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Fourth of July Creek

3.83  ·  Rating details ·  12,913 ratings  ·  2,016 reviews
In this shattering and iconic American novel, PEN prize-winning writer, Smith Henderson explores the complexities of freedom, community, grace, suspicion and anarchy, brilliantly depicting our nation's disquieting and violent contradictions.

After trying to help Benjamin Pearl, an undernourished, nearly feral eleven-year-old boy living in the Montana wilderness, social work
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Hardcover, 466 pages
Published May 27th 2014 by Ecco
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Jonathan Her interviewer is the author, not necessarily Smith Henderson precisely, but the storyteller. You don't realize that until the last page in the book,…moreHer interviewer is the author, not necessarily Smith Henderson precisely, but the storyteller. You don't realize that until the last page in the book, where the "interviewer" talks about what kind of guy Pete is, and how he just couldn't go on without finding out if Rachel comes home.(less)
Leslie Rollins Omniscient narrator. Though one is largely with Pete, the point of view also comes from Cecil, Pearl, Rachel (and her interviewer), maybe others. When…moreOmniscient narrator. Though one is largely with Pete, the point of view also comes from Cecil, Pearl, Rachel (and her interviewer), maybe others. When an author presents multiple points of view, it's called omniscient narration.(less)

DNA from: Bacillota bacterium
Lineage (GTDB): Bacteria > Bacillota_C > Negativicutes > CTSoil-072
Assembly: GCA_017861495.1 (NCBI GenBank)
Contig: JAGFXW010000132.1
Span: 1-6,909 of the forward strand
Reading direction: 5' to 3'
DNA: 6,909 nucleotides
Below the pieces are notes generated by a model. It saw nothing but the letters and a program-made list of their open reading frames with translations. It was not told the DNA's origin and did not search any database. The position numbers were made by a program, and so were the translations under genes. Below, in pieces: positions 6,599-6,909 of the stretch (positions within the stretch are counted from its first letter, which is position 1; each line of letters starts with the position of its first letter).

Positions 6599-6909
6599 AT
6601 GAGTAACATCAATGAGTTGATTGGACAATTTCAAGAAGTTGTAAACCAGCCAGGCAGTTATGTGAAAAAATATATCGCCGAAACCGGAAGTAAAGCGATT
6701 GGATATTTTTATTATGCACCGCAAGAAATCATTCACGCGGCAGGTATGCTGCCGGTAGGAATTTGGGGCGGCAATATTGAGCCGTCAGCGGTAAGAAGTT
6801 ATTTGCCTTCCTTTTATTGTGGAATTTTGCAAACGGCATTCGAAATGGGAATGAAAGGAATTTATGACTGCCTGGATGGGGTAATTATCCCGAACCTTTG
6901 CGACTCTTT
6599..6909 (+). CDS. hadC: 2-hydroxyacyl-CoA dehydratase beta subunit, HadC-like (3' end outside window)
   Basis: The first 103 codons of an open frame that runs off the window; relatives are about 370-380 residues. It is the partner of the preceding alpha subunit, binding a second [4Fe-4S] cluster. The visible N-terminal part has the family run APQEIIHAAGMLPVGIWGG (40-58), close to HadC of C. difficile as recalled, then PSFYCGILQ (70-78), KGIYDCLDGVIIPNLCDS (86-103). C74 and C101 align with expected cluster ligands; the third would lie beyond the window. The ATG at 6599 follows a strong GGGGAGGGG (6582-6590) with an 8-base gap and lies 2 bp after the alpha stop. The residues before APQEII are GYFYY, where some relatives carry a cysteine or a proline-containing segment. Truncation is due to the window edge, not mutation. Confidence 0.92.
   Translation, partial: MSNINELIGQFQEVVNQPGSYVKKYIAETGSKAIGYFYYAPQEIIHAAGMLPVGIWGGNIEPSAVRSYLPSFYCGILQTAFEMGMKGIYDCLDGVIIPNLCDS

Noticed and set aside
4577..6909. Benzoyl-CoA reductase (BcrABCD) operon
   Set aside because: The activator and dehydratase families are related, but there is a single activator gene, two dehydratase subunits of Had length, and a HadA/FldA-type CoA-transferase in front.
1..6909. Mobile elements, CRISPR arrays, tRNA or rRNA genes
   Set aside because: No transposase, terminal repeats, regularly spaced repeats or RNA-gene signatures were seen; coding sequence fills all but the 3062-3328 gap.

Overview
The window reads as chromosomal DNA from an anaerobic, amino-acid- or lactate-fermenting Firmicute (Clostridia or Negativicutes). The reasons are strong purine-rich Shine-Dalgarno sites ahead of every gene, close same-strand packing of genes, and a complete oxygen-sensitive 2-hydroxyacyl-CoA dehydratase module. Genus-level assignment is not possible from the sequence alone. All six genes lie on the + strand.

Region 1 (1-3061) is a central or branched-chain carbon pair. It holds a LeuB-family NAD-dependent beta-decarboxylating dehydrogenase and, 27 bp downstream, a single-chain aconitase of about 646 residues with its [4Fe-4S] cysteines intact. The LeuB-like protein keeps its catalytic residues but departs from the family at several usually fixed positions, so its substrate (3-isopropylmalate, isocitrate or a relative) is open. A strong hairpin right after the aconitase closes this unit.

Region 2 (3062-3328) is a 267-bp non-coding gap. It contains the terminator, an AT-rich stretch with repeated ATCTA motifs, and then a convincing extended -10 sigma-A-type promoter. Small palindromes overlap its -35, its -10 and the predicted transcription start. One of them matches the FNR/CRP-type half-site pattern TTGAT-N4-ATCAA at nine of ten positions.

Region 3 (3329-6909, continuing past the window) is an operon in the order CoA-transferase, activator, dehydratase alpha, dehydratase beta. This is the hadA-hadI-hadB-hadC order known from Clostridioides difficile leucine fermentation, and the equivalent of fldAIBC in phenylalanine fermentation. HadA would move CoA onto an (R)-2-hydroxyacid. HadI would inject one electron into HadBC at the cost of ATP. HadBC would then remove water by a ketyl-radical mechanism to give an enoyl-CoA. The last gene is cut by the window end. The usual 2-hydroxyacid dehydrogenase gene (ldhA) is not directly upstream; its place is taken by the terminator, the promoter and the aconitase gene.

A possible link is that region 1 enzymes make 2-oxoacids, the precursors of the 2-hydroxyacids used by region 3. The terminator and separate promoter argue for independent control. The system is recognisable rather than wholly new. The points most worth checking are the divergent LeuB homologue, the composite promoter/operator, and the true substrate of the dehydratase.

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Will Byrnes
Feb 17, 2014 rated it it was amazing
There should be fireworks shooting off for Smith Henderson's first novel, as it is a just cause for celebration. This is not to say that the subject matter is exactly festive, but the book is a triumph.

Pete is a social worker in Tenmile, Montana, a place so insignificant it was named for it's distance from the nearest possible somewhere. The folks he is charged with trying to help out need all the support they can get, but some can't seem to accept any.

There are three main threads braided into
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karen
Aug 06, 2014 rated it really liked it
HAPPY FOURTH OF JULY!!!

"We're not that bad...People fuck up. They get forgiven."

optimism is nice, but it's one thing to tell yourself that, and another to live in the real world.

pete snow lives in the real world. he works for the montana department of family services, where his territory covers a huge swathe of the rural backwoods of the state. the year is 1980, but there is a timelessness to this remote and undeveloped country which leaves its inhabitants untouched, somewhat exempt from the wor
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Jeffrey Keeten
Apr 14, 2014 rated it it was amazing
Recommended to Jeffrey by: Will Byrnes
”He was frightened for her and what was about to happen to her and felt the fullest burden of the fact that he was indeed a thing that had happened to her too and was happening to her yet and would be for a long time to come.”

Pete Snow is a good man, despite that fact, he is in the vortex of a tornado. Those close to him are flung far and wide, battered and bruised by the briefest of contact. His relationship to his larger than life father is nearly nonexistent. When his father dies he learns of
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Paul Bryant
Nov 30, 2014 rated it it was amazing
Shelves: novels
How can this not be five stars?

It’s essentially a story about three lost children and this one guy’s attempt to find them. He’s a social worker. So we have a social-worker-as-alcoholic-fuckup hero. One of the kids he’s trying to save is his daughter. In the novel, it’s 1980, 81, 82, Carter into Reagan, and we’re in the wilderland of Montana where there’s a crackpot and his family, one of these millenarian swivel-eyed ranters about the gold standard and masons and the illegal government in Washi